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And if Flowers wants to know the first-hand impact of expanding his brand, he can also just ask Tom Brady for advice. No, not that Tom Brady. Instead, we're talking about's very own Tom Brady, who is the director of programming and production for NFL Media.

"You'd have to live in a hole if you don't know who Tom Brady is," one of my bosses told me in an incredibly awkward interview Thursday. "At least with Brandon Flowers, you have to be a fan of The Killers to know who he is. But Tom Brady has permeated every part of culture: Football, fashion and entertainment."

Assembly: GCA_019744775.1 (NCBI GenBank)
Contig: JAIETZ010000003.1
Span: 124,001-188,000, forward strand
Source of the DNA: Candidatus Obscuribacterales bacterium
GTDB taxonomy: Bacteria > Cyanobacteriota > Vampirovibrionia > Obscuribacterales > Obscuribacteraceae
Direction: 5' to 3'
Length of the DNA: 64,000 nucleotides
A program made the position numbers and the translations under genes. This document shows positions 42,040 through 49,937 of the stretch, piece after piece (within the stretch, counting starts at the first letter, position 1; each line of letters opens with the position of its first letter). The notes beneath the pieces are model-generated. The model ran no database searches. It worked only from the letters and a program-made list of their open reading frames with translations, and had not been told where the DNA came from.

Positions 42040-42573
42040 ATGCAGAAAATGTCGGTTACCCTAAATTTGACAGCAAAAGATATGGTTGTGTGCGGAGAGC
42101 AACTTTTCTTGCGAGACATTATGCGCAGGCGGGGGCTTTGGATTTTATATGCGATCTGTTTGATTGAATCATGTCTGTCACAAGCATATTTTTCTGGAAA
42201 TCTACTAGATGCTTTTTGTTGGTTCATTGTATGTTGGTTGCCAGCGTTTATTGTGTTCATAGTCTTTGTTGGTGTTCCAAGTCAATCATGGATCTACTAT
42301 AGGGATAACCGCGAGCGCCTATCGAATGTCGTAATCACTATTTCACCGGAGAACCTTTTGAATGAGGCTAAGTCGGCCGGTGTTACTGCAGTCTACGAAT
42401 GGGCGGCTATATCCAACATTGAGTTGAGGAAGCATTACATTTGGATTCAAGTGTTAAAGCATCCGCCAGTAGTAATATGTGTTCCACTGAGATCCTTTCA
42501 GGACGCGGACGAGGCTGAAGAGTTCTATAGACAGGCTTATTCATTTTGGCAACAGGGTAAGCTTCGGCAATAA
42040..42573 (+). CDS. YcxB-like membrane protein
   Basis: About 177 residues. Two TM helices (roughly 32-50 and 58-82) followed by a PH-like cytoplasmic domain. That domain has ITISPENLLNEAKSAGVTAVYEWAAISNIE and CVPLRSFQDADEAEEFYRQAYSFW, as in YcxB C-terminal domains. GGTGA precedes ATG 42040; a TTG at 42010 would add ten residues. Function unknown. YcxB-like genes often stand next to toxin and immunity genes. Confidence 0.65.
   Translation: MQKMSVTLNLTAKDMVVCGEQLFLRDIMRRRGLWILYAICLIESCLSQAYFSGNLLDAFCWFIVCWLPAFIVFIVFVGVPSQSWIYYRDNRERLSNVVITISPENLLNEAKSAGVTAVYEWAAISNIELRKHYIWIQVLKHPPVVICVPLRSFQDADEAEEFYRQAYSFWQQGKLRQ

As a result, Brady has to deal with the lame jokes on a constant basis, including the lamest one of all: "How's Gisele?" He hears the lines from everyone -- including men and women -- to the point where he says he's grown numb to it.

Buried within Brady's own cringe-worthy anecdotes about being confused for the ultra-successful quarterback, though, is an important lesson for Flowers as he moves forward:

Keep succeeding. Keep making interceptions. Keep rising as one of the best cornerbacks in the NFL. And soon enough, The Killers' Brandon Flowers will be the one wondering how a football player from Kansas City managed to steal his shadow.

"One day, maybe I can get onto his level," Flowers said. "We'll see."

Or maybe, just maybe, he can even surpass it.

Follow Jeff Darlington on Twitter @jeffdarlington